For a rescued pet, juvenile or sick orangutan, a separate “reintroduction” process can take much longer. Veterinarians and caregivers at the rescue center feed and nurture orangutans under 2 years of age in a forest enclosure called “preschool.” Next comes “baby school,” where young orangutans become confident at climbing, foraging, and sleeping outside. At “forest school,” older orangutans hone nest-building skills and socialize with one another instead of with humans.

In the final stage, the apes move to one of International Animal Rescue’s four “islands” — forest plots surrounded by fences or moats where staff members keep an eye on their behavior and choose the most competent orangutans for release. In all, reintroduction can take up to eight years.

Since 2016, International Animal Rescue has released 36 orangutans in Bukit Baka Bukit Raya National Park. One of the first was Johnny, an 8-year-old male rescued as a pet and rehabilitated for four years. Another was Sabtu, a 25-year-old male with magnificent, flaring cheek pads who had ventured into a farmer’s field after his forest was destroyed by fire.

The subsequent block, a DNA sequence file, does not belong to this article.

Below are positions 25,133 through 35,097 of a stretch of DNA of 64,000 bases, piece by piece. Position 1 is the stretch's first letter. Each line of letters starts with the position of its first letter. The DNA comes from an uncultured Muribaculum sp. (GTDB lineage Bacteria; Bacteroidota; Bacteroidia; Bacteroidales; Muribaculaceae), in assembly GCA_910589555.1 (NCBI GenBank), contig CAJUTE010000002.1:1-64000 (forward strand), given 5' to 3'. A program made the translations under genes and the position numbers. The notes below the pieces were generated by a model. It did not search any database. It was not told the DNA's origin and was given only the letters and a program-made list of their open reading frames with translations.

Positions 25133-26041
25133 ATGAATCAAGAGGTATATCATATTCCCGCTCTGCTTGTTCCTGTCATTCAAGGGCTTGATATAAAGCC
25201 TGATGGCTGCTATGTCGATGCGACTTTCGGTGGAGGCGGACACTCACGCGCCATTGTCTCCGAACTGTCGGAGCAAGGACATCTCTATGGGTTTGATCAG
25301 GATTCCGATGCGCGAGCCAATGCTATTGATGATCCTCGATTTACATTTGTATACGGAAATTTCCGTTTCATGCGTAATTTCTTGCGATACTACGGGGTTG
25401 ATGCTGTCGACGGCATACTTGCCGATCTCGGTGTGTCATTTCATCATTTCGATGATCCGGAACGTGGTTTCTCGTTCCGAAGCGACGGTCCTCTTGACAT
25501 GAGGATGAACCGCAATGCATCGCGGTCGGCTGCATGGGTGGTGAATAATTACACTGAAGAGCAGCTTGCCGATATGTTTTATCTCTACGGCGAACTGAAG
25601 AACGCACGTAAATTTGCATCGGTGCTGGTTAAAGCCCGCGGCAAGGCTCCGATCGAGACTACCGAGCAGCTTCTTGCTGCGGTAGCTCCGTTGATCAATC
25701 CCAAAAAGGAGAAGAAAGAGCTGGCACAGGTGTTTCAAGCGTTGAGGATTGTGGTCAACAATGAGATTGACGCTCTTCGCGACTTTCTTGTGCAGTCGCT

Two females, Butan and Marsela, were infants found in the remains of forest cleared for oil palm plantations. Neither had the skills to survive on her own, since orangutans usually live with their mothers until they are 7 or 8 years old. Marsela received treatment for severe malaria, and both youngsters learned to climb, forage and build nests in forest school.

When their transport cages were opened in the park, each of these animals immediately ascended into the canopy and began to forage.

Human pressures

The infusion of orangutans into Bukit Baka Bukit Raya National Park is a huge step forward, but it won’t be enough to ensure the population’s survival. Illegal logging and hunting, the forces that nearly wiped out most of the forest’s original orangutans, are still primary sources of income for communities living on the border of the park.

“In order to protect this forest from logging and hunting, we had to identify the main reasons why people hunt and log,” Sánchez said. “People are really poor in this area and lack potential economic resources. One of the main problems we identified is that people log in order to obtain money to pay for food, education and health.”